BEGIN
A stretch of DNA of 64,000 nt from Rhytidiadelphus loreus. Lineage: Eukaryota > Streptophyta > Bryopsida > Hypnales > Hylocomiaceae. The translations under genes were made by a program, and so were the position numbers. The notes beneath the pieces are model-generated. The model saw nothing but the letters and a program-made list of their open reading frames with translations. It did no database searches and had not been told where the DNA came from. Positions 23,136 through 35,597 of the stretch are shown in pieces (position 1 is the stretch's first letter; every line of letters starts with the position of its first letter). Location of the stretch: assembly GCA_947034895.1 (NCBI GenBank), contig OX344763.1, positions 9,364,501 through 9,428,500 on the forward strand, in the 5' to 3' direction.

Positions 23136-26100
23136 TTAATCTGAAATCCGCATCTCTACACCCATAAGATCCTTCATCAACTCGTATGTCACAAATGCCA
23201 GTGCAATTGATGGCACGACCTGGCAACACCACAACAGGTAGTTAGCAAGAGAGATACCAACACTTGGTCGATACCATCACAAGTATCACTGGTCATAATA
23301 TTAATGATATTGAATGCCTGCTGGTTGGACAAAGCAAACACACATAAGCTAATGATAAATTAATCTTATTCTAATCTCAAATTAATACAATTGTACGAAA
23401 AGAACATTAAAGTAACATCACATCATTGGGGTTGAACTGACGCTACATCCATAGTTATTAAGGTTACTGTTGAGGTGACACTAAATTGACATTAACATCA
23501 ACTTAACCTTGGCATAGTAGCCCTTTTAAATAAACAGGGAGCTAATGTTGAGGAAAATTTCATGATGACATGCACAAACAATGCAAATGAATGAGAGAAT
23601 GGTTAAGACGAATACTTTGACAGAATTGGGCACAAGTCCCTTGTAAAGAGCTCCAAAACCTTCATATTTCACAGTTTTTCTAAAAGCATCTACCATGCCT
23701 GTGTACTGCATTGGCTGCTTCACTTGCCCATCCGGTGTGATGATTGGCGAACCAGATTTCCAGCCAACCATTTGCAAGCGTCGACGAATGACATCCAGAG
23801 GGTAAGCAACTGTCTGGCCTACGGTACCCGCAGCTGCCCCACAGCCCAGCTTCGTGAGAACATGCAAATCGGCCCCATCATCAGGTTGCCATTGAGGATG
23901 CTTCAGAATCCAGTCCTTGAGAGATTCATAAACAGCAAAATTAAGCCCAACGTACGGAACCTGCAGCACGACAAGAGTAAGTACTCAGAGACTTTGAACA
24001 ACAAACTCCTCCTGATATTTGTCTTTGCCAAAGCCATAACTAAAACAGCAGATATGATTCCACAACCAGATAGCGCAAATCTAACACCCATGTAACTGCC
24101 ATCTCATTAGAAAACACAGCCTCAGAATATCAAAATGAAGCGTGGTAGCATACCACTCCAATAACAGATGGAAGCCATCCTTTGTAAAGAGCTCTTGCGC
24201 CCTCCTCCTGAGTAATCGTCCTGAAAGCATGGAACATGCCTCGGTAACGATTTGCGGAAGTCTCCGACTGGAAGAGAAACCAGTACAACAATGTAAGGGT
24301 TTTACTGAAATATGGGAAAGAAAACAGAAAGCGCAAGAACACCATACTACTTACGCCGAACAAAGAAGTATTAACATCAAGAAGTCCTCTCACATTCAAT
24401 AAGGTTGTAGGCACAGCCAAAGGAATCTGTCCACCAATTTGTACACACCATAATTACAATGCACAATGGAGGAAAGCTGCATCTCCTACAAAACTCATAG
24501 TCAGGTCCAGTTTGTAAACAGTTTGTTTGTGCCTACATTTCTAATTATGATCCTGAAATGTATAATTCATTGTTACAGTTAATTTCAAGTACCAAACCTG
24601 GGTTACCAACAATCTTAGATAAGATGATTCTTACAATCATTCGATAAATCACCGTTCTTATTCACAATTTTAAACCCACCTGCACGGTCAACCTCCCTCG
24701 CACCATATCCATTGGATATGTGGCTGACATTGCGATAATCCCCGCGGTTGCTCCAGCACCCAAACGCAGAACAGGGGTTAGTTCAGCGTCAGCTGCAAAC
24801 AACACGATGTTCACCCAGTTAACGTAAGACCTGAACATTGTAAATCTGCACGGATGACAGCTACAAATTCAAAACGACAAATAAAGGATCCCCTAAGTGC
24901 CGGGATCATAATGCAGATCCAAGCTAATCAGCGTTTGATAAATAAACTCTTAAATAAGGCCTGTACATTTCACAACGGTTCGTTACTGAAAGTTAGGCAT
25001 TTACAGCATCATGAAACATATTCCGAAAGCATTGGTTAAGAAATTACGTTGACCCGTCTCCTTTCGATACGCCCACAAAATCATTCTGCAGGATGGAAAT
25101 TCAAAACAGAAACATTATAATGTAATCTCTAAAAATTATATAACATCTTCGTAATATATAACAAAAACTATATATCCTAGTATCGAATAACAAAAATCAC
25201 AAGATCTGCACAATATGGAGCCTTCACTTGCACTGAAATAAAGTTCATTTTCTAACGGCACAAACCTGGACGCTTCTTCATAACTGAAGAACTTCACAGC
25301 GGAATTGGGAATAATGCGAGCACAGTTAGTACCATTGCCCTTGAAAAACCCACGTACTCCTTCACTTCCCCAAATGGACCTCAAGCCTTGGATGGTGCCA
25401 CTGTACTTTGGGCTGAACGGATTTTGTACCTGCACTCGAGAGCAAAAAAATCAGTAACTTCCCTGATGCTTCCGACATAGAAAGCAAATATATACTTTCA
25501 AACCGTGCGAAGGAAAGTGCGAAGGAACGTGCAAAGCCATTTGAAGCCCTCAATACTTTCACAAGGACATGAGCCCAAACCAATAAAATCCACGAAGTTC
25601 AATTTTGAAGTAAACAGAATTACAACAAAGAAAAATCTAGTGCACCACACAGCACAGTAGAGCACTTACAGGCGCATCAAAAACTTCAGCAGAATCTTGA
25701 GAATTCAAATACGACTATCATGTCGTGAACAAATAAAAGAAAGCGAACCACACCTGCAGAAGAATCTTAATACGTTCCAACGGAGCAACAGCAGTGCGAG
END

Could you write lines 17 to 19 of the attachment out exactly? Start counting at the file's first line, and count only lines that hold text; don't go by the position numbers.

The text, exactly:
24501 TCAGGTCCAGTTTGTAAACAGTTTGTTTGTGCCTACATTTCTAATTATGATCCTGAAATGTATAATTCATTGTTACAGTTAATTTCAAGTACCAAACCTG
24601 GGTTACCAACAATCTTAGATAAGATGATTCTTACAATCATTCGATAAATCACCGTTCTTATTCACAATTTTAAACCCACCTGCACGGTCAACCTCCCTCG
24701 CACCATATCCATTGGATATGTGGCTGACATTGCGATAATCCCCGCGGTTGCTCCAGCACCCAAACGCAGAACAGGGGTTAGTTCAGCGTCAGCTGCAAAC